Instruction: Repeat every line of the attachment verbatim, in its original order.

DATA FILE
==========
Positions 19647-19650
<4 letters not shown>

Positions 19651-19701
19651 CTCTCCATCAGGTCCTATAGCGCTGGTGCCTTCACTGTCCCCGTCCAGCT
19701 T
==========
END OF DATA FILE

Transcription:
Positions 19647-19650
<4 letters not shown>

Positions 19651-19701
19651 CTCTCCATCAGGTCCTATAGCGCTGGTGCCTTCACTGTCCCCGTCCAGCT
19701 T